Raised cosine response meets the Nyquist ISI criterion. Consecutive raised-cosine impulses demonstrate the zero ISI property between transmitted symbols at the sampling instants. At t=0 the middle pulse is at its maximum and the sum of other impulses is zero.

In communications, the Nyquist ISI criterion describes the conditions which, when satisfied by a communication channel (including responses of transmit and receive filters), result in no intersymbol interference or ISI. It provides a method for constructing band-limited functions to overcome the effects of intersymbol interference.

When consecutive symbols are transmitted over a channel by a linear modulation (such as ASK, QAM, etc.), the impulse response (or equivalently the frequency response) of the channel causes a transmitted symbol to be spread in the time domain. This causes intersymbol interference because the previously transmitted symbols affect the currently received symbol, thus reducing tolerance for noise. The Nyquist theorem relates this time-domain condition to an equivalent frequency-domain condition.

The Nyquist criterion is closely related to the Nyquist–Shannon sampling theorem, with only a differing point of view.

Nyquist criterion

If we denote the channel impulse response as , then the condition for an ISI-free response can be expressed as:

for all integers , where is the symbol period. The Nyquist theorem says that this is equivalent to:


where is the Fourier transform of . This is the Nyquist ISI criterion.

This criterion can be intuitively understood in the following way: frequency-shifted replicas of must add up to a constant value. This condition is satisfied when spectrum has even symmetry, has bandwidth less than or equal to , and its single-sideband has odd symmetry at the cutoff frequency .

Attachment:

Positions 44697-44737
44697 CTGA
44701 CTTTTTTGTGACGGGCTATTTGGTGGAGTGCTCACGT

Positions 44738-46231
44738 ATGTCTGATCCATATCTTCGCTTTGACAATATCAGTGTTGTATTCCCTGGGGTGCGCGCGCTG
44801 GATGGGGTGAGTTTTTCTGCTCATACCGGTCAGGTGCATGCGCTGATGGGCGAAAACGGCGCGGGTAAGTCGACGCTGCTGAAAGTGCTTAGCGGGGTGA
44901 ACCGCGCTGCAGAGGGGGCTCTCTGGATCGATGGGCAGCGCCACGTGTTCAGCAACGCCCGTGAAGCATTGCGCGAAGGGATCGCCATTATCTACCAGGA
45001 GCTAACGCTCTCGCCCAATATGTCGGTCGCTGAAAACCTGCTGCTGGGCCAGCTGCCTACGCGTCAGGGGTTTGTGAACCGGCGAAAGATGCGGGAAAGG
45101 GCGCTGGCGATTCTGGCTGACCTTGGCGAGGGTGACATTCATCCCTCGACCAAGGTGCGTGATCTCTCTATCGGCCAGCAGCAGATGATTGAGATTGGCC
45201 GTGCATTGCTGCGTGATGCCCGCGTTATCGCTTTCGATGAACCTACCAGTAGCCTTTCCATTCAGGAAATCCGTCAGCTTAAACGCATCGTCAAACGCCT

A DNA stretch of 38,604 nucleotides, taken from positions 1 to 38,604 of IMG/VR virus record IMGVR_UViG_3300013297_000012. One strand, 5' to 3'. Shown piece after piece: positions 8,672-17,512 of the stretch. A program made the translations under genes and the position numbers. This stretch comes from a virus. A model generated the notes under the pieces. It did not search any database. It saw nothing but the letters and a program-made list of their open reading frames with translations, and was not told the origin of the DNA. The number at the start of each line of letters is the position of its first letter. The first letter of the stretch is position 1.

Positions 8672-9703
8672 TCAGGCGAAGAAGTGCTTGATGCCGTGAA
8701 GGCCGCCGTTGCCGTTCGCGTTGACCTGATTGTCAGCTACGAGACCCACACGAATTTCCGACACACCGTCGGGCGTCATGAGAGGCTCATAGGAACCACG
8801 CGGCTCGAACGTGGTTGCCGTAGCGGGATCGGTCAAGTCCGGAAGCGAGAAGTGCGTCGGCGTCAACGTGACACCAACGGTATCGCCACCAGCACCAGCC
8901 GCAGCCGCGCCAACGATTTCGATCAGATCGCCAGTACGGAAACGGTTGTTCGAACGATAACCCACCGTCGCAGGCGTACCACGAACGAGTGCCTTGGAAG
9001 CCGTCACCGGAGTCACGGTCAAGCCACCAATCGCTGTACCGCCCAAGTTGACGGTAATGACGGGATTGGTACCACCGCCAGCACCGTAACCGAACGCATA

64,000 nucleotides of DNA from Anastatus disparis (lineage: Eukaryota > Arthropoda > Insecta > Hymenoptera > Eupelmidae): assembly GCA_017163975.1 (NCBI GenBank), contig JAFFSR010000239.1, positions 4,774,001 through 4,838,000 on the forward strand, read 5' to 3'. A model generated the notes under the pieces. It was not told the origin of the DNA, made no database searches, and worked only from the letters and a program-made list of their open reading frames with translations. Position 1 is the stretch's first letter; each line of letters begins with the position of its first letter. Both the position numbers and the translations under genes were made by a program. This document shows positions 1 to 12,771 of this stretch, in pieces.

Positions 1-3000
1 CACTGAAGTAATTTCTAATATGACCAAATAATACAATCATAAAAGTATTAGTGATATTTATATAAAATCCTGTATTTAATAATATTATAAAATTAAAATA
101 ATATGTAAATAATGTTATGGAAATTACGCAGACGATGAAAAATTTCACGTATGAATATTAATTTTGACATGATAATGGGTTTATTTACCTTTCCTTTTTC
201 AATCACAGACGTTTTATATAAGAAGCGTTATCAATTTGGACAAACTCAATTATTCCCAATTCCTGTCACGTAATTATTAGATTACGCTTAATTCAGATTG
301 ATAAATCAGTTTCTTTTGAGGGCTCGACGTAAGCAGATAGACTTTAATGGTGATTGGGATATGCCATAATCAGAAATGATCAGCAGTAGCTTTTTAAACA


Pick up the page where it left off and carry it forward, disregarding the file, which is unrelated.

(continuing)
In practice this criterion is applied to baseband filtering by regarding the symbol sequence as weighted impulses (Dirac delta function). When the baseband filters in the communication system satisfy the Nyquist criterion, symbols can be transmitted over a channel with flat response within a limited frequency band, without ISI. Examples of such baseband filters are the raised-cosine filter, or the sinc filter as the ideal case.


To derive the criterion, we first express the received signal in terms of the transmitted symbol and the channel response. Let the function h(t) be the channel impulse response, x[n] the symbols to be sent, with a symbol period of Ts; the received signal y(t) will be in the form (where noise has been ignored for simplicity):


Sampling this signal at intervals of Ts, we can express y(t) as a discrete-time equation:


If we write the h[0] term of the sum separately, we can express this as:


and from this we can conclude that if a response h[n] satisfies


only one transmitted symbol has an effect on the received y[k] at sampling instants, thus removing any ISI. This is the time-domain condition for an ISI-free channel. Now we find a frequency-domain equivalent for it. We start by expressing this condition in continuous time:

for all integer . We multiply such a h(t) by a sum of Dirac delta function (impulses) separated by intervals Ts This is equivalent of sampling the response as above but using a continuous time expression. The right side of the condition can then be expressed as one impulse in the origin:

Fourier transforming both members of this relationship we obtain:



This is the Nyquist ISI criterion and, if a channel response satisfies it, then there is no ISI between the different samples.

See also